The Legacy of the Christmas Card

The Legacy of the Christmas Card
The first Christmas Card © Wikimedia Commons

The Legacy of the Christmas Card

Shutterfly, Minted, Snapfish – heck, even Hallmark – can all thank their existences to Sir Henry Cole, a very busy and important man in Victorian England who couldn’t possibly keep up with his correspondence. His many admirers and business connections had flooded him with inquiries and messages, and the holidays were firmly upon him. It was considered highly improper to ignore one’s mail, so, under duress, he came up with an ingenious idea.  He commissioned an artist friend, J.C. Horsley, to illustrate his family celebrating at the table, surrounded by vignettes of people helping the poor, then printed them on cardboard, added a greeting, and voila, the first Christmas card was born.

Since that fateful day in 1843, the holiday card has evolved from a stress-reliever to, for many a mom, a stress-inducer.

Every year, I pledge to start planning “The Card” in the summer, to give myself plenty of time to get the perfect shots of my kids. When they were little, I would go so far as to hire a professional photographer to capture us walking hand-in-hand in a park, or casually posing on the steps of a historic landmark.

These last few years, I’ve reduced myself to chasing them around the house at Thanksgiving with my iPhone, later staying up late a week before Christmas to make sure they are all licked and stamped in time.

This year, however, there was no Card.

There wasn’t even close to being a card. It wasn’t that I was finally liberating myself from the responsibility of “The Card”, it’s that my heart wouldn’t let me. On October 27, I experienced the unexpected death of my mother. When I say unexpected, I mean that at 77, my sister and I thought she had a lot of life ahead of her. But her health started to decline over the last few months, and then one day we got the call that she was being taken by ambulance to the hospital. After those first few days in the ICU, and all the doctor consultations and suggestions of palliative care, it hit us that she probably wasn’t coming home.

Life turned inside out at that moment. Suddenly, we were in a race to find a safe and nurturing place for our 82-year-old dad to live, specifically for people with dementia. We had to guess what our mother would want, healthcare-wise, in her final days, and make sure everyone in her life was notified and had the opportunity to say goodbye. And then there was hospice, with the nurses gossiping about when they could go on break, the funeral home that didn’t send a big enough car and had to make two trips, the obituary, decisions about a service, the now-empty house with a paper trail of accounts and bills, the church that screwed up the memorial donations made in our mother’s name (even though there were only five of them), the 18-year-old deaf and blind bichon frisé that is now reacclimating to life at my house…that was just the beginning.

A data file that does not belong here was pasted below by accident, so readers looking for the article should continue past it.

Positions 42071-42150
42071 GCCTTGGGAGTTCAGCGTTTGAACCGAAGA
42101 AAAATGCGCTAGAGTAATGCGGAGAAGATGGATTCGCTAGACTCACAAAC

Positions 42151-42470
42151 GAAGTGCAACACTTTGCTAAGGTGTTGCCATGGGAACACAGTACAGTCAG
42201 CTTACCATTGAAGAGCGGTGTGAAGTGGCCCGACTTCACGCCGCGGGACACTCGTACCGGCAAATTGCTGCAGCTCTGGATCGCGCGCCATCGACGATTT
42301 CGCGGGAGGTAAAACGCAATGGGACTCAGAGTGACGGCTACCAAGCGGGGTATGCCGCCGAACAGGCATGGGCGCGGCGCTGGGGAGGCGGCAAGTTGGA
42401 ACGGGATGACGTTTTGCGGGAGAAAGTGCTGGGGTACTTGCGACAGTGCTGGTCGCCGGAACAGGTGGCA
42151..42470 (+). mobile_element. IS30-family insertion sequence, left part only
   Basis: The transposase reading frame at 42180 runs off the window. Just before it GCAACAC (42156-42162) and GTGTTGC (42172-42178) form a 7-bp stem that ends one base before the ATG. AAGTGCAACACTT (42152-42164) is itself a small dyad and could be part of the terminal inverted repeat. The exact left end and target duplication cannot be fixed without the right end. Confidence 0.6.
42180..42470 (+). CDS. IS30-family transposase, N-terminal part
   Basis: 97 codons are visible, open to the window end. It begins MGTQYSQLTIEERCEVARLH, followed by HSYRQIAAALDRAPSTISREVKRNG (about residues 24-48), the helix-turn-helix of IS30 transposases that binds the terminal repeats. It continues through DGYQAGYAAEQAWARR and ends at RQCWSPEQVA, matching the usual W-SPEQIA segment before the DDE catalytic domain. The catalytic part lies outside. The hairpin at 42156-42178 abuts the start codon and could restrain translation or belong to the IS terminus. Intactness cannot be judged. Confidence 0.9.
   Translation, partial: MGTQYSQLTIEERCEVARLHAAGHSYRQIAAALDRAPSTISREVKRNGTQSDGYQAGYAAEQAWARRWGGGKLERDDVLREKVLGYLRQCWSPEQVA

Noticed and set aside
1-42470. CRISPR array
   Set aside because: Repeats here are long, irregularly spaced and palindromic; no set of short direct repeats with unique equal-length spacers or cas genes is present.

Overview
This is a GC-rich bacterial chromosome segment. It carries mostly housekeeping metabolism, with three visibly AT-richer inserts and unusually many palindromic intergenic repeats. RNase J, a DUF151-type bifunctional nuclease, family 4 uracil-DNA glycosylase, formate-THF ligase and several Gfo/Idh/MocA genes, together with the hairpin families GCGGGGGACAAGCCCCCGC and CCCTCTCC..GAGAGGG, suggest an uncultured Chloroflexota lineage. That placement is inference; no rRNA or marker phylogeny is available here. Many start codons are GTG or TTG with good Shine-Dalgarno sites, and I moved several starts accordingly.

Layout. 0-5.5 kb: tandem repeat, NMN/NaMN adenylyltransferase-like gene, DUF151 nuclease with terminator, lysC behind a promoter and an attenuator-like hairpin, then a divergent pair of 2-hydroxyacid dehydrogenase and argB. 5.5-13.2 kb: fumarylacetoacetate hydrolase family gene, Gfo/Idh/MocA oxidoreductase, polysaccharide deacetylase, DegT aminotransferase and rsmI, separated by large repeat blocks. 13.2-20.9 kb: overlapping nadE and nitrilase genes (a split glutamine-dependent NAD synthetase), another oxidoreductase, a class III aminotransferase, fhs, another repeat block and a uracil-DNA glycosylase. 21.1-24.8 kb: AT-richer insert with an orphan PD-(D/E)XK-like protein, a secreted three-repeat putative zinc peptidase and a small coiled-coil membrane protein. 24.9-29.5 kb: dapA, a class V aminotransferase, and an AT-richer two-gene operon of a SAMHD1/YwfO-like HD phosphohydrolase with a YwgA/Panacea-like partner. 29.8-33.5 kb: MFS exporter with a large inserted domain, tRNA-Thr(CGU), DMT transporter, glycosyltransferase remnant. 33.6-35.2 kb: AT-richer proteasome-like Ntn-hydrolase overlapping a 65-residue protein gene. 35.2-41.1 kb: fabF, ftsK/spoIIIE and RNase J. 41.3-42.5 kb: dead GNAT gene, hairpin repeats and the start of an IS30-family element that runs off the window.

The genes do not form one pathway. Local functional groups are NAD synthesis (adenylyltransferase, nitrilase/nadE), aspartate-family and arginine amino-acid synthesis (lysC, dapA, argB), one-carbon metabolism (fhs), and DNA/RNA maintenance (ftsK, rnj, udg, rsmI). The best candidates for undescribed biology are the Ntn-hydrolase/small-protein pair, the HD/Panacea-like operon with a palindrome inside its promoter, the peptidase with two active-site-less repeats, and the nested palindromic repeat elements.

I couldn’t even open the Christmas cards I received this year.

I just put them in the basket, envelopes and all. I couldn’t bear to look at beautiful, happy families, living their lives in a forward motion, leaving me behind. Of course, I know that we put our best selves in those photo stories, capturing happy moments, and how we wish things always were. No one sends a card of a 51-year-old woman, cocooned up on a sofa, with no makeup, and no shower, sorting through the complicated layers of grief and desperate for solutions to her father’s suffering.

We recently had a relative use the excuse of a Christmas card to get our dad’s address. In reality, it was to give that information to a friend of my mom’s so she could circumvent our care plan for him and secretly visit, unannounced. Needless to say, you can’t just knock on a resident’s door without family consent, and you can be sure I’ll be saving money on two less holiday stamps next year.

This behavior is decidedly not in the spirit of Sir Cole, who had a list, a very big list, of people to connect with in his life – 1,000 to be exact. When I think about how to carry on his legacy, I think about my list. I have been overwhelmed by the active care and genuine support of friends near and far (and a doting aunt who regularly texts me) and wow, those connections have truly carried and sustained me through each day. I’ve also had to painfully process the relationships that haven’t been present the way I thought they would be in this experience. Grief, I have been told, is like going on a bear hunt. You can’t go under it, you can’t go over it, you must go through it. And the people that join you along the way are precious indeed.

So what happens to “The Card?” Well, thanks to Sir Cole, I’m not going to stress it. I’m going to figure something out that works for my new normal. Maybe it’ll be the kids, maybe all four of us, just a partridge in a pear tree. Whatever it is, the message will be heartfelt, and I’ll make sure everyone I love receives it.